An early contender for biggest surprise reveal of 2021 hit today as Bethesda announced that MachineGames, the studio behind the recent Wolfenstein games, is working on an Indiana Jones project. The game will be produced by Bethesda’s Todd Howard, tell an original story, and fall under the newly announced Lucasfilm Games umbrella. Though few would have expected this marriage of developer and IP, it makes sense when you think about it — if there’s one person who hates Nazis more than B.J. Blazkowicz, it’s Dr. Henry Walton Jones Jr.
This news came on the heels of Disney announcing that all Star Wars games will now fall under the new aforementioned moniker of Lucasfilm Games. This includes recent hits like Star Wars Battlefront II, Star Wars Jedi: Fallen Order, and Star Wars: Squadrons, as well as upcoming games like Lego Star Wars: The Skywalker Saga. This is obviously a smart way for it to keep all of its projects, including collaborations within games like Fortnite and Minecraft, under a single roof.
It also makes sense to do this now, as the 10-year deal between EA and Disney is set to expire in 2023. While that seemed like the distant future in 2013, it feels much more immediate in 2021. And while I don’t see Disney completely severing ties with EA, given that Jedi: Fallen Order’s commercial and critical success means that we’ll be seeing a sequel to Cal’s underappreciated adventure, it allows Disney and Lucasfilm to branch out and diversify in a similar way that Marvel has with its properties and studios like Insomniac, Crystal Dynamics, Capcom, and Team Ninja.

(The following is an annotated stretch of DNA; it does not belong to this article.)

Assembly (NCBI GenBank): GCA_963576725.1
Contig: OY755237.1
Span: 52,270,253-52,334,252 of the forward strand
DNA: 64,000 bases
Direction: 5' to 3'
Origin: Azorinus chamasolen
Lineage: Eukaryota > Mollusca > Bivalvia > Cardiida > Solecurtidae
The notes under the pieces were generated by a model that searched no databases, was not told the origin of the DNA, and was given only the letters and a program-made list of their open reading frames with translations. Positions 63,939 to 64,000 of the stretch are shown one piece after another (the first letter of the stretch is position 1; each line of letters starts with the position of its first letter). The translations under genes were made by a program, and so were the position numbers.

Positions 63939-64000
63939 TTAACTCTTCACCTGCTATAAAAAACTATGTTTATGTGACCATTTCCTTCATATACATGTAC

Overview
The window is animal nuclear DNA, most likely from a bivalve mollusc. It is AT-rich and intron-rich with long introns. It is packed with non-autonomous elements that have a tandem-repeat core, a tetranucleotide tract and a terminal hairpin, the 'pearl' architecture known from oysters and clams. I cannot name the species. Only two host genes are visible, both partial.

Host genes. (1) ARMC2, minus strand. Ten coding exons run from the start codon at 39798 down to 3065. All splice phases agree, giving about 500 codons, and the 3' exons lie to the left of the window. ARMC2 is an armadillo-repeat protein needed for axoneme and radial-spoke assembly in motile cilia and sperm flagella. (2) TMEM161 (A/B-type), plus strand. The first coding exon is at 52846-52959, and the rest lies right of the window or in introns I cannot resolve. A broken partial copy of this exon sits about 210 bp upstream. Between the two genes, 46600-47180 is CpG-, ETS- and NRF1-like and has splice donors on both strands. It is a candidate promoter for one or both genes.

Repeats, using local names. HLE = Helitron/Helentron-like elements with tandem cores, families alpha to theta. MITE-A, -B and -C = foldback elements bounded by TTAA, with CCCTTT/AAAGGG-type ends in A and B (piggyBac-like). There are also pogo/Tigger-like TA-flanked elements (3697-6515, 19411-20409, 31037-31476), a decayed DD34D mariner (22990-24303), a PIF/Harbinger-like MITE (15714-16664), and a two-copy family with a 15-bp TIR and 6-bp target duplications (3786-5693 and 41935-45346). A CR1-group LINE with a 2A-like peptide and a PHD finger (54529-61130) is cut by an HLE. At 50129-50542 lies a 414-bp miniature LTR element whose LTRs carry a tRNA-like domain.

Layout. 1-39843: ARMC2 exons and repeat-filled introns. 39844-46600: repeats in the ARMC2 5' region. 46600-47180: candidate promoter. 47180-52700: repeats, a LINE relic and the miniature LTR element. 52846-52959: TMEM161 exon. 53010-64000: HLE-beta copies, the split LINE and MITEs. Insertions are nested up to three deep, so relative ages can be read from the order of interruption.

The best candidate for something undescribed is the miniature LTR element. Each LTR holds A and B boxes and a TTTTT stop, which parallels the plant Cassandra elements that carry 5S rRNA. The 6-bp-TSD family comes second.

But while the news and the accompanying sizzle reel just focused on Star Wars, the rebranding of Lucasfilm Games clearly has the potential to draw both directly and indirectly from a rich history that includes so much more than just a galaxy far, far away. And sure enough, the Indiana Jones reveal proved just that, though it came with its own set of questions. Namely, given that Microsoft is close to officially acquiring Zenimax, will this Bethesda / MachineGames project be an Xbox exclusive? We’ll have to wait and see on that, but if it is, that would be a pretty substantial counter to Sony’s Uncharted.
A lot of folks associate LucasArts primarily with Star Wars classics of all different genres. And honestly, rightfully so. Whether it was tough-as-nails platformers like the Super Star Wars trilogy, flight sims like X-Wing vs. TIE Fighter, shooters like the Dark Forces / Jedi Knight series, or RPGs like Knights of the Old Republic, it really was a golden age for Star Wars games, no matter which genre or platform you might be interested in. But at the same time, LucasArts was known as a pillar of creativity, as it developed and published iconic adventure games, earlier groundbreaking Indiana Jones experiences, beloved cult classics, and brand new ideas that are ripe for revisiting.
If the name Lucasfilm Games sounds familiar, that’s because it’s what LucasArts was originally called for nearly its first decade of existence. Through the early ‘90s, its most notable games were Maniac Mansion from Ron Gilbert and Gary Winnick and The Secret of Monkey Island, also directed by Gilbert and co-designed by a young Tim Schafer. These two games helped pave the way for some of the most iconic adventure games of the ‘90s, many of which were developed by LucasArts itself.